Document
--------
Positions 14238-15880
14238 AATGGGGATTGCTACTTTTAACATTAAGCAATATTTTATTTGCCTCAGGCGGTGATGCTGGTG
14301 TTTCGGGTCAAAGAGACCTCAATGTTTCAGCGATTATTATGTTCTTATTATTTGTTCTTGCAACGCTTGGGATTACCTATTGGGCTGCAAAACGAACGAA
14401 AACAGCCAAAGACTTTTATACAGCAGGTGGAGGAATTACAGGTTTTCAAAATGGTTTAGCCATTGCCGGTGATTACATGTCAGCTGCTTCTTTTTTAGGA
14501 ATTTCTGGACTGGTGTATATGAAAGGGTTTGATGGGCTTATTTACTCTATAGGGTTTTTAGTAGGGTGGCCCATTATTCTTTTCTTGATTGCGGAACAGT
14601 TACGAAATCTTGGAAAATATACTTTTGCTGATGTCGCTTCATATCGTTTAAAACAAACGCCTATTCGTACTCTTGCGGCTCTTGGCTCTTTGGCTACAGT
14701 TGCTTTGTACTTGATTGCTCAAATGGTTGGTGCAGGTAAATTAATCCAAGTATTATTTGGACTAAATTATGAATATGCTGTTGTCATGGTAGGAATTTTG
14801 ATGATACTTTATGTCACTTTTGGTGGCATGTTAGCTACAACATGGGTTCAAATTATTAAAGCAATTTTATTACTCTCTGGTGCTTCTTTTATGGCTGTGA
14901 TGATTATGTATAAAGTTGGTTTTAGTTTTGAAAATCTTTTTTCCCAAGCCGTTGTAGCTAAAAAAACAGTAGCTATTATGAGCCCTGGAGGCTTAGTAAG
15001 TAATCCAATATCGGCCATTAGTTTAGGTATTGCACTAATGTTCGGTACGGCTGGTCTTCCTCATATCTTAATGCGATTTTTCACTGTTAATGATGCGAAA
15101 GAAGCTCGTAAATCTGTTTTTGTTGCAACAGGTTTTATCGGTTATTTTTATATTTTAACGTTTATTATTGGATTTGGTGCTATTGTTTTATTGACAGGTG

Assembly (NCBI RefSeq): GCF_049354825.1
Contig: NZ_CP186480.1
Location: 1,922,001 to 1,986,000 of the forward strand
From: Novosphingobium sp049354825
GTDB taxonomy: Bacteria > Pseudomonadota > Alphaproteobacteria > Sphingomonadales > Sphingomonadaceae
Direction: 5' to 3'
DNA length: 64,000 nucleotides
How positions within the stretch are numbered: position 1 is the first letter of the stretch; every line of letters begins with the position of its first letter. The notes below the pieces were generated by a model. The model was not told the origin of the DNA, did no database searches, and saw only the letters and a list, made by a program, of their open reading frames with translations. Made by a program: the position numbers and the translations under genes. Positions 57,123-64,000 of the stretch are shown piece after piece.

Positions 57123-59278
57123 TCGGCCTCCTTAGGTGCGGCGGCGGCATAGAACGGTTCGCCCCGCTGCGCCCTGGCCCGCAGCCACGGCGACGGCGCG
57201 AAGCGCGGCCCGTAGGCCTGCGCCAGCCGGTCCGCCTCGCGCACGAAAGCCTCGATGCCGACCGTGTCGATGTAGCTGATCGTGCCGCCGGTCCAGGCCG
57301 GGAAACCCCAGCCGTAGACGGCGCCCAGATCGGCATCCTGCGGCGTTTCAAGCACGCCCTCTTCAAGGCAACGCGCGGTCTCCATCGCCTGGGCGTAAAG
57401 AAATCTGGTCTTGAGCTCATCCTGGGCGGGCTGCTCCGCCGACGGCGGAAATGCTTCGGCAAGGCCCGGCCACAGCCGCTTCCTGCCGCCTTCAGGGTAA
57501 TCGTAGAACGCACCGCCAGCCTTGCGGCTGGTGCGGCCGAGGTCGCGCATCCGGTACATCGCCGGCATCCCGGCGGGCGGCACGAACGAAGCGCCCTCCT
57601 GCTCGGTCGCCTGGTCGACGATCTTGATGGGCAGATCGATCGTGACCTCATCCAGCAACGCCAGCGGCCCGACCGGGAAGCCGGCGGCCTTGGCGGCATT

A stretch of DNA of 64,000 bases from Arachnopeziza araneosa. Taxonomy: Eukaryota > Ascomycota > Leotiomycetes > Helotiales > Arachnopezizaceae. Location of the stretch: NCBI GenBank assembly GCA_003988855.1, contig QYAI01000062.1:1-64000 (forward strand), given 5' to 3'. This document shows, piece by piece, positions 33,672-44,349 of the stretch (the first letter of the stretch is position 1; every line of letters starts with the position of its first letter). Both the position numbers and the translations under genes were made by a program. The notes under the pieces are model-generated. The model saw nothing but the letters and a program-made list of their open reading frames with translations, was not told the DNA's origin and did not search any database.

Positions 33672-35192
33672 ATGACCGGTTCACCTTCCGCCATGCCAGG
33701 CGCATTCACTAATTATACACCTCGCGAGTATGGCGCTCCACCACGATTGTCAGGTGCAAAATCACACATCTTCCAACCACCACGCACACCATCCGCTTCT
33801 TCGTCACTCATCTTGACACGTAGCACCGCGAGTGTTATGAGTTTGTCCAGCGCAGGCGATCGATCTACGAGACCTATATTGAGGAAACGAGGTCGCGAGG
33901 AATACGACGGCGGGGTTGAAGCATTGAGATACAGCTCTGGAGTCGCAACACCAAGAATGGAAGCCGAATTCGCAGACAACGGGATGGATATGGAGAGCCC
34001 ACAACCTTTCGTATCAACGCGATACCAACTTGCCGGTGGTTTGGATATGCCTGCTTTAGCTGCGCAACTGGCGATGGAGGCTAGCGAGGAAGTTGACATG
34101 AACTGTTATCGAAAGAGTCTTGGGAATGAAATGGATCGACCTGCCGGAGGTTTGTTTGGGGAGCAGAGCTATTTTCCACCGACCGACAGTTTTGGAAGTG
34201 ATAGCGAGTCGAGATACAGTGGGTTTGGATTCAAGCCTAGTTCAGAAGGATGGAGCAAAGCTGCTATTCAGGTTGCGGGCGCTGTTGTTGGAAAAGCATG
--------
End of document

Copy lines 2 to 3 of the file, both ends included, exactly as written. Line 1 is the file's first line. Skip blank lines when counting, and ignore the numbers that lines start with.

14238 AATGGGGATTGCTACTTTTAACATTAAGCAATATTTTATTTGCCTCAGGCGGTGATGCTGGTG
14301 TTTCGGGTCAAAGAGACCTCAATGTTTCAGCGATTATTATGTTCTTATTATTTGTTCTTGCAACGCTTGGGATTACCTATTGGGCTGCAAAACGAACGAA